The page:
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Pink Opals: What You Need to Know

Pink opals are a popular and common type of natural gemstone. But they don’t show the same ‘fire’ you may initially think of as being characteristic of opals. Generally, pink opals are opaque and a baby pink, coral, blush, or cream color and are known for diverse, vibrant hues in several varieties, the most valuable variety being pale pink opals. The most coveted pale pink opals are sometimes lovingly referred to as the ‘peppermint candy stone.’

Most pink opals come from Peru, though they can be found in other South American countries, the United States, and Australia. They are mined and polished as other gemstones and diamonds are. They make excellent necklaces, rings, earrings, and are often considered to have healing properties.

Pink opals are popular because of their beauty, symbolism, and variation. Read on to learn everything you need to know about these stunning pink gems.

What Are Pink Opals?

Pink opals are a natural type of gemstone that contain palygorskite and chalcedony. Palygorskite is a phyllosilicate that resembles opal, while white chalcedony is a microcrystalline quartz mineral. These opals are also composed of hydrated silica and have a water content that makes up 6-10% of the gem. Iron and aluminum contribute to their natural radiance. And they have higher contents of iron than other opals, which is the component that gives them their distinctive pinkness that can range from bubblegum to a subtly pinky-white.

How Do Pink Opals Get Their Color?

The color of pink opals comes from iron that leaches into the opal over time and produces a pink, red, or orange tint. The more iron the opal contains, the deeper the pink color.

Are Pink Opals Real Opals?

Pink opals are real opals. They are mined from the earth and formed when water evaporates from silica, leaving behind a gel that, over time, solidifies into what we consider to be an opal gemstone.

Imitations of natural opals, however, do exist. They are grown in laboratories and have the same chemical and physical properties as natural, mined opal. So technically, these are also ‘real’ opals as lab grown diamonds are ‘real’ diamonds, they just aren’t physically mined from the earth.

A true imitation opal is synthetic opal. Synthetic opal is created from 25% silica and 75% resin and is therefore not comprised of the same properties as ‘real’ opals. There’s also glass opalite, or opalescent glass, that also should not be considered a ‘real’ opal.

Pink Opal Meaning

Pink opals hold special meaning and energy in spiritual settings. Many people believe that when it encounters one’s heart chakra, it activates and unlocks energy and puts forth calming, tranquil vibrations. Often referred to as the ‘stone of spiritual awakening,’ pink opal helps with self-healing and rejuvenates the body and mind.

Pink opal is also considered to be a meaningful gemstone for someone to hold if they are struggling with a broken heart. They are said to push us to look inwardly, improving our connection with our inner selves. This teaches us not to lean on external factors but to depend and rely only on ourselves.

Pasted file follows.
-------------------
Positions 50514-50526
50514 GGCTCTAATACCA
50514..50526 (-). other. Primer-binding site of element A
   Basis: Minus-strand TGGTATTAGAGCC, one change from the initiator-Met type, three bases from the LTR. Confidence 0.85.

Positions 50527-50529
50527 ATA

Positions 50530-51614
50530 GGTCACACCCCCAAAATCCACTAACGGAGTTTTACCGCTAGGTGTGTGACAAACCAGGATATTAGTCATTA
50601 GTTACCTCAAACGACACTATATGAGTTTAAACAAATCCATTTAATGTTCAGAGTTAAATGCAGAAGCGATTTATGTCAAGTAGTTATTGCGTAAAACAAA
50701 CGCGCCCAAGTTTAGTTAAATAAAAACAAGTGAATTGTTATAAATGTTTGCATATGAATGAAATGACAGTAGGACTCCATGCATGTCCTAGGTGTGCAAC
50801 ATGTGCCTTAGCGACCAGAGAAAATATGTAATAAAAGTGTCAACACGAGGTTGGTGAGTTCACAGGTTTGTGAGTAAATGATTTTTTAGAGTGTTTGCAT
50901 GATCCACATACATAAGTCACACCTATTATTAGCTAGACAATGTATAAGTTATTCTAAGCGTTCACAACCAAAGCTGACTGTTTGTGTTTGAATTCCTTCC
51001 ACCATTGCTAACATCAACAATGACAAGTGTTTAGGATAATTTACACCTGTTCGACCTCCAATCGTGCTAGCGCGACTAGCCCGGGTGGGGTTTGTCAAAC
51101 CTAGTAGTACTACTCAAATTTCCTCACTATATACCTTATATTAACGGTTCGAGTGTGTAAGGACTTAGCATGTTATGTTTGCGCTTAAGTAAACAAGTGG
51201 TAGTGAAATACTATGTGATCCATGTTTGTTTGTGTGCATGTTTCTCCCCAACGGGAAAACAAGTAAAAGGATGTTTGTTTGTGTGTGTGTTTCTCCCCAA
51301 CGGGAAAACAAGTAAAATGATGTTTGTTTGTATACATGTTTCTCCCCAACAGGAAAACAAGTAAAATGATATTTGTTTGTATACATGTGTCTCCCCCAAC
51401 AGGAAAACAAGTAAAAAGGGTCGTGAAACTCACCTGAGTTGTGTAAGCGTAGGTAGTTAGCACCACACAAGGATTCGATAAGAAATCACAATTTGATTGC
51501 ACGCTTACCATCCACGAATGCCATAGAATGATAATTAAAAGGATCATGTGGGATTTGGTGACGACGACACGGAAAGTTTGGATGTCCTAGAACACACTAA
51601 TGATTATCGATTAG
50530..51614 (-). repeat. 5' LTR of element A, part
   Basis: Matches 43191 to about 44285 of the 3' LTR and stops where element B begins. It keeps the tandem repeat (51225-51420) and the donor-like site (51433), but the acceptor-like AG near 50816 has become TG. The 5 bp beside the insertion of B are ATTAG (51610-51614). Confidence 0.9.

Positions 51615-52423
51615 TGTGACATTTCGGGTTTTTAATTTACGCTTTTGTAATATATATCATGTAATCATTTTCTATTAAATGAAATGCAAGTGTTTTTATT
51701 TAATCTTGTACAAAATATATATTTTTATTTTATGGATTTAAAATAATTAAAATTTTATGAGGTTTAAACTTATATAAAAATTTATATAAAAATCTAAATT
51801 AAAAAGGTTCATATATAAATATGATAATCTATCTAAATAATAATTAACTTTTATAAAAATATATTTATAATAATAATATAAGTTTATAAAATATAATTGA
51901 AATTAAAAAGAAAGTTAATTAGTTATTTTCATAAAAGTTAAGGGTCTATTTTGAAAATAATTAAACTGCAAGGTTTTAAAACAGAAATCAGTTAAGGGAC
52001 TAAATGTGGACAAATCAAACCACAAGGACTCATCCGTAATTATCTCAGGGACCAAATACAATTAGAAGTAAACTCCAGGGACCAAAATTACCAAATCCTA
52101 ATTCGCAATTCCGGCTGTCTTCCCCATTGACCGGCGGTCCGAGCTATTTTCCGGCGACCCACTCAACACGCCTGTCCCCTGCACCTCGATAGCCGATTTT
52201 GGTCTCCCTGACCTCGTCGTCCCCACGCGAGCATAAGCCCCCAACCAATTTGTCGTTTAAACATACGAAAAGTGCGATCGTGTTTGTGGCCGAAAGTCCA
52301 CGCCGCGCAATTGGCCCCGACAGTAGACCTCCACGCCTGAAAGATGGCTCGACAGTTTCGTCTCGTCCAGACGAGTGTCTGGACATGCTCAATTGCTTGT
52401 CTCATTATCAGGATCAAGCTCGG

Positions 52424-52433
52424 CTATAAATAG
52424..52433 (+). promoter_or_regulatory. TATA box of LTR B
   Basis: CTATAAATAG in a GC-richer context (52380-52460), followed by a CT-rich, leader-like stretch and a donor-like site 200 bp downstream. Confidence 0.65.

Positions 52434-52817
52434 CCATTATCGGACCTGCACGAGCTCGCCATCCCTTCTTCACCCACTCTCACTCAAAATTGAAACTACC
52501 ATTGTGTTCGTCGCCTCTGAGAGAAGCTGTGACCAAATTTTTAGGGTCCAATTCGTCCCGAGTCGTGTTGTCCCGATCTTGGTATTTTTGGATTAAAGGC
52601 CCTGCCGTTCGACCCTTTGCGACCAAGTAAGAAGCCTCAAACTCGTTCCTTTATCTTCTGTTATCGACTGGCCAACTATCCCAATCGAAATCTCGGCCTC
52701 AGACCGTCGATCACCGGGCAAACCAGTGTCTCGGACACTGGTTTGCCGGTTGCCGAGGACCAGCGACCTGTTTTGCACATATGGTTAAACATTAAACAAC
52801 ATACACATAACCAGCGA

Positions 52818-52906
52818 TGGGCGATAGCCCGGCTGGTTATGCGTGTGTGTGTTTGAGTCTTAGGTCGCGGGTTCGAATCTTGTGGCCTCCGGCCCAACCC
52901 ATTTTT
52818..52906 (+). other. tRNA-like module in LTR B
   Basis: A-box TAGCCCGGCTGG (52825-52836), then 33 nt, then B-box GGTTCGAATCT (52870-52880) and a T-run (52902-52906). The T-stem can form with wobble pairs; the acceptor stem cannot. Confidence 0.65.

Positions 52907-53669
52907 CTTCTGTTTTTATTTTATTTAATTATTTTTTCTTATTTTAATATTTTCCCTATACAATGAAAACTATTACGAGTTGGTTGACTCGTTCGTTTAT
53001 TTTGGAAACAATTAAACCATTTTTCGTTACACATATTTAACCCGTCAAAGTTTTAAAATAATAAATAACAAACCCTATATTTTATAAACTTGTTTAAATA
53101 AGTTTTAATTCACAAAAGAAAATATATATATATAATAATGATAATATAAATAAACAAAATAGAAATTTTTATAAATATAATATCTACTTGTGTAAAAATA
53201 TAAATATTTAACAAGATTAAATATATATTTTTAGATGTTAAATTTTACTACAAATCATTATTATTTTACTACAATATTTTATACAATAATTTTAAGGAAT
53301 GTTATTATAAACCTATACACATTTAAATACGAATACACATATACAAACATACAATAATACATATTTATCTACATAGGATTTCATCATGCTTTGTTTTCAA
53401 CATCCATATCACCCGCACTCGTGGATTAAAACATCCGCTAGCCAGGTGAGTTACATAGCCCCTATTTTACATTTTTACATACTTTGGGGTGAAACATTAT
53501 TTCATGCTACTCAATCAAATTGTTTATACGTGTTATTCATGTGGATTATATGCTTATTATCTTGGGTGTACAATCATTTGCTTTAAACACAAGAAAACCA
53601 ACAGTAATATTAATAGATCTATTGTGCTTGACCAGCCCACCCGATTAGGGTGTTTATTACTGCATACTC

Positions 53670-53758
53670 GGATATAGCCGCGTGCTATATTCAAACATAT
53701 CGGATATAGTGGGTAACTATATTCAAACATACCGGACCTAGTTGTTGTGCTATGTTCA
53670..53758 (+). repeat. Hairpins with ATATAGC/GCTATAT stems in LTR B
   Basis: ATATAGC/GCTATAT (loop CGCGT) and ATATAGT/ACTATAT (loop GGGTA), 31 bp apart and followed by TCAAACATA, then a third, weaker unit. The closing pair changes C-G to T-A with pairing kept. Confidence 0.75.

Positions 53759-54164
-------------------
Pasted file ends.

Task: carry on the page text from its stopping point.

Opal is also the birthstone for the month of October. While the month is celebrated by all types of opals, a pink opal jewelry could be the perfect unique choice as a gift for someone born in the tenth month (or for yourself!). As a birthstone, it represents loyalty, faithfulness, and hope.

What is Pink Opal Used For?

Pink opal is primarily polished and held as a loose gemstone for spiritual healing purposes. It’s often said that these gemstones can help sooth anxiety by balancing emotions. It can sometimes be referred to as the ‘peace and penance stone,’ as it aids us in forgiving both ourselves and others for past mistakes.

Pink opal is found in jewelry of all types – from expensive designer creations to affordable, simple pieces.

What Are Pink Opals Worth?

These precious gemstones are often sold at price per carat. The value varies depending on the size, shape, and color intensity.

Pink opals are made from copper, water, silica, and iron to create a striking hue of pink. The more that iron and silica are present in an opal’s composition, the higher the value. The finest quality of natural pink opals have the potential to be up to $100 per carat.

Pink Opal vs. Rose Quartz: What’s the Difference?

In spiritual terms, both stones represent love and healing. Rose quartz, however, generally symbolizes passion and romance. Pink opal is more about self-compassion and inner healing.

In gemological terms, rose quartz and pink opal have different physical and chemical properties. Quartz forms primarily from silicon dioxide while pink opal contains silicon, water, copper, and iron.

Final Thoughts

Pink opals are a stunning, naturally occurring gemstone that makes a wonderful gift as a spiritually meaningful stone or in a stunning jewelry design. While they make not be as fiery and brilliant as other variations of opal, they are strikingly unique and universally well-loved.

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